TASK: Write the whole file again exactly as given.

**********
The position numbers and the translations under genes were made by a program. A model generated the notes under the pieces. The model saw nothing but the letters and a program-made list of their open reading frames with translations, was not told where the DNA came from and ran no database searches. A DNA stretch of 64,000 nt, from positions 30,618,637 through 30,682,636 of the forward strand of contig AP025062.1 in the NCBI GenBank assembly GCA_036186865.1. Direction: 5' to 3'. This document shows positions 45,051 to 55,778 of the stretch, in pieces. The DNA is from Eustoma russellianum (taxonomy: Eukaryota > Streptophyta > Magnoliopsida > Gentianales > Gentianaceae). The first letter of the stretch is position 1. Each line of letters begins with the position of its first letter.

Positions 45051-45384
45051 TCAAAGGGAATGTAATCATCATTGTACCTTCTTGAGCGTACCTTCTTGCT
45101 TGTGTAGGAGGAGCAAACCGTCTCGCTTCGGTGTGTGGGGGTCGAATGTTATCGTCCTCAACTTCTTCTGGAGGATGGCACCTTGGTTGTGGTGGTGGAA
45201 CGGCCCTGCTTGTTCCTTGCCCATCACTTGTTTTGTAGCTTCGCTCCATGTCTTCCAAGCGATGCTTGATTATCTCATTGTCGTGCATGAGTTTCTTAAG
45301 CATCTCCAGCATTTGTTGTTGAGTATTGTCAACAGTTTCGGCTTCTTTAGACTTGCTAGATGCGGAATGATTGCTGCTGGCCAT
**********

The position numbers and the translations under genes were made by a program. A model generated the notes under the pieces. The model saw nothing but the letters and a program-made list of their open reading frames with translations, was not told where the DNA came from and ran no database searches. A DNA stretch of 64,000 nt, from positions 30,618,637 through 30,682,636 of the forward strand of contig AP025062.1 in the NCBI GenBank assembly GCA_036186865.1. Direction: 5' to 3'. This document shows positions 45,051 to 55,778 of the stretch, in pieces. The DNA is from Eustoma russellianum (taxonomy: Eukaryota > Streptophyta > Magnoliopsida > Gentianales > Gentianaceae). The first letter of the stretch is position 1. Each line of letters begins with the position of its first letter.

Positions 45051-45384
45051 TCAAAGGGAATGTAATCATCATTGTACCTTCTTGAGCGTACCTTCTTGCT
45101 TGTGTAGGAGGAGCAAACCGTCTCGCTTCGGTGTGTGGGGGTCGAATGTTATCGTCCTCAACTTCTTCTGGAGGATGGCACCTTGGTTGTGGTGGTGGAA
45201 CGGCCCTGCTTGTTCCTTGCCCATCACTTGTTTTGTAGCTTCGCTCCATGTCTTCCAAGCGATGCTTGATTATCTCATTGTCGTGCATGAGTTTCTTAAG
45301 CATCTCCAGCATTTGTTGTTGAGTATTGTCAACAGTTTCGGCTTCTTTAGACTTGCTAGATGCGGAATGATTGCTGCTGGCCAT